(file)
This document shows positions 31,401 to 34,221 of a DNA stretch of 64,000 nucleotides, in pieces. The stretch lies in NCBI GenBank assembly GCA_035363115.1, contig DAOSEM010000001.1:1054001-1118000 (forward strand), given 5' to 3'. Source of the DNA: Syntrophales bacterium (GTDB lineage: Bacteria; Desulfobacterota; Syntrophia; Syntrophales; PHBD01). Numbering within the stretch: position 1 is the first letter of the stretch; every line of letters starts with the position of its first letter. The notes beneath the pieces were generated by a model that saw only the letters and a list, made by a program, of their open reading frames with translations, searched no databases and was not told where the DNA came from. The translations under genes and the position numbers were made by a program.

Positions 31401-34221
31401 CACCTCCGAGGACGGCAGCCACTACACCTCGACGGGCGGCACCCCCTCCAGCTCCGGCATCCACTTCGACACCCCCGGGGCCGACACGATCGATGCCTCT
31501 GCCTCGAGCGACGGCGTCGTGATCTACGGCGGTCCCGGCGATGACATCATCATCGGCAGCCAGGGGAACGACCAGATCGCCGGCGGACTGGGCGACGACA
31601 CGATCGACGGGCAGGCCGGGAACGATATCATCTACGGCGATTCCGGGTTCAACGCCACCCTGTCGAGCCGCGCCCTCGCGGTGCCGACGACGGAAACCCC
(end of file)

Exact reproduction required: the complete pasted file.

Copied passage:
This document shows positions 31,401 to 34,221 of a DNA stretch of 64,000 nucleotides, in pieces. The stretch lies in NCBI GenBank assembly GCA_035363115.1, contig DAOSEM010000001.1:1054001-1118000 (forward strand), given 5' to 3'. Source of the DNA: Syntrophales bacterium (GTDB lineage: Bacteria; Desulfobacterota; Syntrophia; Syntrophales; PHBD01). Numbering within the stretch: position 1 is the first letter of the stretch; every line of letters starts with the position of its first letter. The notes beneath the pieces were generated by a model that saw only the letters and a list, made by a program, of their open reading frames with translations, searched no databases and was not told where the DNA came from. The translations under genes and the position numbers were made by a program.

Positions 31401-34221
31401 CACCTCCGAGGACGGCAGCCACTACACCTCGACGGGCGGCACCCCCTCCAGCTCCGGCATCCACTTCGACACCCCCGGGGCCGACACGATCGATGCCTCT
31501 GCCTCGAGCGACGGCGTCGTGATCTACGGCGGTCCCGGCGATGACATCATCATCGGCAGCCAGGGGAACGACCAGATCGCCGGCGGACTGGGCGACGACA
31601 CGATCGACGGGCAGGCCGGGAACGATATCATCTACGGCGATTCCGGGTTCAACGCCACCCTGTCGAGCCGCGCCCTCGCGGTGCCGACGACGGAAACCCC